When the dust settles Brexit will create buying opportunities

This time next week we will know whether the UK wants to leave Europe. That's pretty scary stuff and the market is certainly petrified.

To get the inside track, we listened in on a roundtable discussion with some of the decision makers at fund manager Invesco Perpetual. Interestingly, they believe that, while a Brexit will cause short-term pain, there will be buying opportunities.

Uncertainty around the 23 June vote has already taken its toll on the economy, accelerating the weaker trend established from the 2014 peak. This has contributed to a decision by Bank of England policymakers to refrain from joining US peers in raising interest rates. A 'Leave' vote is expected to set it further behind.

How to look after your investments whatever the outcome


It's unlikely the Bank will want to promote negative interest rates after the questionable success in other nations, but many in the City are gearing up for further rate cuts in the event of Brexit, before a third round of quantitative easing.

The risks of negative interest rates

Putting on hold both consumer and corporate investment could also hit the pause button on the UK economy short term, but Mark Barnett, head of UK equities at Invesco, doesn't believe this will last forever.

'Longer term I think the UK economy can cope with whatever outcome we are presented with because we have a dynamic economy that has adapted to change before and will adapt to whatever change is thrown at us. I'm quite optimistic the UK in the long term can cope with a Brexit outcome.'

There's no doubt that a vote to leave the European Union would shatter equity markets on 24 June, with the sell-off centred around domestic cyclical businesses like real estate, retail, travel and leisure, and housebuilders. This is where Invesco thinks buying opportunities could emerge - especially among the housebuilders.


'In the event of Brexit vote the chance of interest rates going up any time soon is very remote,' explains Jonathan Brown, Invesco's UK equities fund manager and small-cap specialist.

'The cost of mortgages will remain attractive and the government stimulus programme help-to-buy is still in place. So, we may in reality on a 6-12 month view see a reasonable outcome for some of these businesses.

'There will be opportunities, but an awful lot hinges on the outcome of the vote in the short term for smaller mid-cap markets.'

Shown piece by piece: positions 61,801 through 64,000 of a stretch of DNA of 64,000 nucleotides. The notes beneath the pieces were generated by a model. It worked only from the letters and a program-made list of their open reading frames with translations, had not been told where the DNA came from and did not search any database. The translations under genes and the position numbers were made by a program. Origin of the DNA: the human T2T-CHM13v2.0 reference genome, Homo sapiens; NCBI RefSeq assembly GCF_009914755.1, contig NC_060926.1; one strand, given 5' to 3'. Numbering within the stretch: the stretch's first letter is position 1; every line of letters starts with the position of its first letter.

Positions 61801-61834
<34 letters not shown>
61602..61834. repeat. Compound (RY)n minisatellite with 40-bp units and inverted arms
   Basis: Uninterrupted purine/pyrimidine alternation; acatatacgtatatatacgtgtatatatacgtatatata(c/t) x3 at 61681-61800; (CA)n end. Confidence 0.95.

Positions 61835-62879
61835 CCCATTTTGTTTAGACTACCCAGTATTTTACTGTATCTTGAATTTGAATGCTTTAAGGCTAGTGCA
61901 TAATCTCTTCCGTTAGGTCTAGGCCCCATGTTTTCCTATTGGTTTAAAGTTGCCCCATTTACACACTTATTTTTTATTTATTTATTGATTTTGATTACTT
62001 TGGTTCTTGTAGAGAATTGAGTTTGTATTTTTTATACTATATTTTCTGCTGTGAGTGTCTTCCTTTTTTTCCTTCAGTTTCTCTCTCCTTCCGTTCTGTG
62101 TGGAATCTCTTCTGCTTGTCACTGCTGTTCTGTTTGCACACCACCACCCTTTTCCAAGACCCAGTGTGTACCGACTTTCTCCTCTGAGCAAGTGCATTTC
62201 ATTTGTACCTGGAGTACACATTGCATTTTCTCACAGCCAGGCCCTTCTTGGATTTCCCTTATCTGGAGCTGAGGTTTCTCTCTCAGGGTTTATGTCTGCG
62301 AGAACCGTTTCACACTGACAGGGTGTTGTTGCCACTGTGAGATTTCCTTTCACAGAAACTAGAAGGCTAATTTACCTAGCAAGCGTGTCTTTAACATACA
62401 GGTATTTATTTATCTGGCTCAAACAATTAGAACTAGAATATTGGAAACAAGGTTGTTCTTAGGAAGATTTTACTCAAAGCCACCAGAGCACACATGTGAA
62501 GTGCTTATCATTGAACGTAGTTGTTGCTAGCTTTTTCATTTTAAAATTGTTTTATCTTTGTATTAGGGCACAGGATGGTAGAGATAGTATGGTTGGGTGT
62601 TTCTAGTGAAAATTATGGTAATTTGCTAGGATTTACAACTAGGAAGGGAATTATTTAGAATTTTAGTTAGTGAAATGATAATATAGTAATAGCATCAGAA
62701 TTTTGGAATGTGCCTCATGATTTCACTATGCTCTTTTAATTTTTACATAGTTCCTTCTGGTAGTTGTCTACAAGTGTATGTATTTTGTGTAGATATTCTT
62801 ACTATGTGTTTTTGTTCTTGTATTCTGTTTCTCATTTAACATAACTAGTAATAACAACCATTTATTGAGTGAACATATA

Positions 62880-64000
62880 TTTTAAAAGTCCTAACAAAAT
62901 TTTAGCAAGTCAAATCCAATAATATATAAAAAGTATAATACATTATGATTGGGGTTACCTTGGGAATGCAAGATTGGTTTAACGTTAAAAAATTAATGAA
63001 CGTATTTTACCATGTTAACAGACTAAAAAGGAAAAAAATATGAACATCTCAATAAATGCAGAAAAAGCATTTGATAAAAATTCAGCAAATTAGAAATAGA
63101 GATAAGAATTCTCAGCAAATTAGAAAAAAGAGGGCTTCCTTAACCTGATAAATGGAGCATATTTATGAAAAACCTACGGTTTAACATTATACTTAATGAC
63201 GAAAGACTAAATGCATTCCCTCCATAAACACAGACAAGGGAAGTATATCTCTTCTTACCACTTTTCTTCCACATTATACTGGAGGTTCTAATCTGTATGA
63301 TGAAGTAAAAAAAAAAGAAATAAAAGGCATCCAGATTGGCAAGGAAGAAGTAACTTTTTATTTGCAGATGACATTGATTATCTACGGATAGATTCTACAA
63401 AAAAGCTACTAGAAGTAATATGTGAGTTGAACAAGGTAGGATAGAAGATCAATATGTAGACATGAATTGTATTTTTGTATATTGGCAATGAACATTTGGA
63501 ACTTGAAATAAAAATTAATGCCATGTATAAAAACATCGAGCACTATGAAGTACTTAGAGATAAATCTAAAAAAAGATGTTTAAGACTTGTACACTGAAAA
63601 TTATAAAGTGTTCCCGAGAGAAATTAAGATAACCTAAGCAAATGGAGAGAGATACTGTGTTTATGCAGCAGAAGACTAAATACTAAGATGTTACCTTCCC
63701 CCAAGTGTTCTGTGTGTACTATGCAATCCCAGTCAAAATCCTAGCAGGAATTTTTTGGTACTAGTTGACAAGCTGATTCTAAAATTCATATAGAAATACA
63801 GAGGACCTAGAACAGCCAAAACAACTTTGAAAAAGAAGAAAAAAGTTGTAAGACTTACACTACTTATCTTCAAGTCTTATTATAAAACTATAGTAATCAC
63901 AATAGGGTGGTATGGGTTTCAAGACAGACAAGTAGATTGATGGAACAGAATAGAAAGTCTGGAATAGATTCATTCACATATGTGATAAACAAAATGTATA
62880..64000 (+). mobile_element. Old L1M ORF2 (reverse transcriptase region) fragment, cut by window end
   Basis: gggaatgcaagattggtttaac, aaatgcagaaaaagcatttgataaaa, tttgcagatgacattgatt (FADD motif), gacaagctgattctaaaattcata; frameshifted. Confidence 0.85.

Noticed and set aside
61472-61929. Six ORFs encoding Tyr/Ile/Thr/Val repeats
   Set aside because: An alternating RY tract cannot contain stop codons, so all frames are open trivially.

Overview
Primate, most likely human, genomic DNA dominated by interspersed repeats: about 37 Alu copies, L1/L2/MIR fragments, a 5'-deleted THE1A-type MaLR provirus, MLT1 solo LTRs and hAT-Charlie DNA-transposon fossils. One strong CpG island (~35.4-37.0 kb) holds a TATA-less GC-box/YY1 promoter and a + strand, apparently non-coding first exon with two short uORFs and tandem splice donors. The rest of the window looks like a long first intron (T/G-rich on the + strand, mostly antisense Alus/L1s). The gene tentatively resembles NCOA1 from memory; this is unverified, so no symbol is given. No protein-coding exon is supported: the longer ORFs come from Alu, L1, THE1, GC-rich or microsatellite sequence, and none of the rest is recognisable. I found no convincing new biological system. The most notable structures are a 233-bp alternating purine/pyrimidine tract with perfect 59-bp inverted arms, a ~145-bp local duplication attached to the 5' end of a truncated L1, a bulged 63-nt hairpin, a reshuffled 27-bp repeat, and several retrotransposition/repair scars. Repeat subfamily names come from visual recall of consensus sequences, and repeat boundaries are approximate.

With a number of other factors influencing global equities - including US interest rate policy, November's American elections, commodity prices and Chinese growth - there has not been a large divergence in the performance of UK equities and mid caps have outperformed the FTSE All-Share index.

None of the 100-plus companies Invesco Perpetual has spoken to believe leaving the union will be a good thing, but very few reckon it will be the end of the world.

This sentiment is echoed by Barnett: 'The best businesses will be able to cope with this kind of change, the challenges are not insurmountable.'


While equity markets have held quite strong against the uncertainty of the impending referendum - until last week - sterling has been much more reflective of market sentiment.

Some of this risk has already been priced in, but there's still plenty of room for a knee-jerk reaction post-referendum and it will be the key instrument to watch.

This is bad news for UK mid caps, but could present buying opportunities in the pharmaceutical, oil and tobacco industries once the dust has settled.

'The countervail enforces if there is a knee-jerk fall in the currency by 5-10 per cent, large-cap UK equities which have predominantly overseas earnings may not be negatively impacted because they have the tailwind of currency translation,' explains Barnett.

The panel urge investors against trading the risk, admitting they have made limited changes to their portfolios - aside from taking advantage of weaker share prices to top up real estate exposure. Good-quality companies will still be here come Armageddon day, after all.

This article was written for our sister website Interactive Investor.

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